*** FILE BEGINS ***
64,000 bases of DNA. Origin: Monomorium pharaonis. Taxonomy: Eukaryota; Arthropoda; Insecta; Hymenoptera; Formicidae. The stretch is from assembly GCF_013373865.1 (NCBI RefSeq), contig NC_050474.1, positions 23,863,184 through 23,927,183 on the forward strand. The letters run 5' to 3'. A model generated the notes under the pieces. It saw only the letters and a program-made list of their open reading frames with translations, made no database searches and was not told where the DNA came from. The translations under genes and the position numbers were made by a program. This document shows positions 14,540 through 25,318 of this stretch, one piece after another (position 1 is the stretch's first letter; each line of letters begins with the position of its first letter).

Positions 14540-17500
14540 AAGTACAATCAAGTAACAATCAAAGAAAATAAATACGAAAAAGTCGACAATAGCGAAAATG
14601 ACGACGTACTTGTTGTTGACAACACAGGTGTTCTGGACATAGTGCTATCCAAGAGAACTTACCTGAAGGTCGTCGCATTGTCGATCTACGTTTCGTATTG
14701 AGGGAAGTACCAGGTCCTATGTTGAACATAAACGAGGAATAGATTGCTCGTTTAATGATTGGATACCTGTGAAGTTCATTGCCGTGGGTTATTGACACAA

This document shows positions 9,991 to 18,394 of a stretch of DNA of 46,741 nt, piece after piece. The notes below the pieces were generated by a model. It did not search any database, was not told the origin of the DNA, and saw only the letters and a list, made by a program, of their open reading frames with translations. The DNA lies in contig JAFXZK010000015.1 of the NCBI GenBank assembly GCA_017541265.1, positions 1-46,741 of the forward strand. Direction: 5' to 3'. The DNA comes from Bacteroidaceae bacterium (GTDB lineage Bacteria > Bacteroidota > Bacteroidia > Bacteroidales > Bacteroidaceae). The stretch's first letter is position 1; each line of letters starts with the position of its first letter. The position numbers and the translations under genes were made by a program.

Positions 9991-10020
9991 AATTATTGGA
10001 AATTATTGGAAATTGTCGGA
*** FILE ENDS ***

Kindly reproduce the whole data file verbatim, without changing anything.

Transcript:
64,000 bases of DNA. Origin: Monomorium pharaonis. Taxonomy: Eukaryota; Arthropoda; Insecta; Hymenoptera; Formicidae. The stretch is from assembly GCF_013373865.1 (NCBI RefSeq), contig NC_050474.1, positions 23,863,184 through 23,927,183 on the forward strand. The letters run 5' to 3'. A model generated the notes under the pieces. It saw only the letters and a program-made list of their open reading frames with translations, made no database searches and was not told where the DNA came from. The translations under genes and the position numbers were made by a program. This document shows positions 14,540 through 25,318 of this stretch, one piece after another (position 1 is the stretch's first letter; each line of letters begins with the position of its first letter).

Positions 14540-17500
14540 AAGTACAATCAAGTAACAATCAAAGAAAATAAATACGAAAAAGTCGACAATAGCGAAAATG
14601 ACGACGTACTTGTTGTTGACAACACAGGTGTTCTGGACATAGTGCTATCCAAGAGAACTTACCTGAAGGTCGTCGCATTGTCGATCTACGTTTCGTATTG
14701 AGGGAAGTACCAGGTCCTATGTTGAACATAAACGAGGAATAGATTGCTCGTTTAATGATTGGATACCTGTGAAGTTCATTGCCGTGGGTTATTGACACAA

This document shows positions 9,991 to 18,394 of a stretch of DNA of 46,741 nt, piece after piece. The notes below the pieces were generated by a model. It did not search any database, was not told the origin of the DNA, and saw only the letters and a list, made by a program, of their open reading frames with translations. The DNA lies in contig JAFXZK010000015.1 of the NCBI GenBank assembly GCA_017541265.1, positions 1-46,741 of the forward strand. Direction: 5' to 3'. The DNA comes from Bacteroidaceae bacterium (GTDB lineage Bacteria > Bacteroidota > Bacteroidia > Bacteroidales > Bacteroidaceae). The stretch's first letter is position 1; each line of letters starts with the position of its first letter. The position numbers and the translations under genes were made by a program.

Positions 9991-10020
9991 AATTATTGGA
10001 AATTATTGGAAATTGTCGGA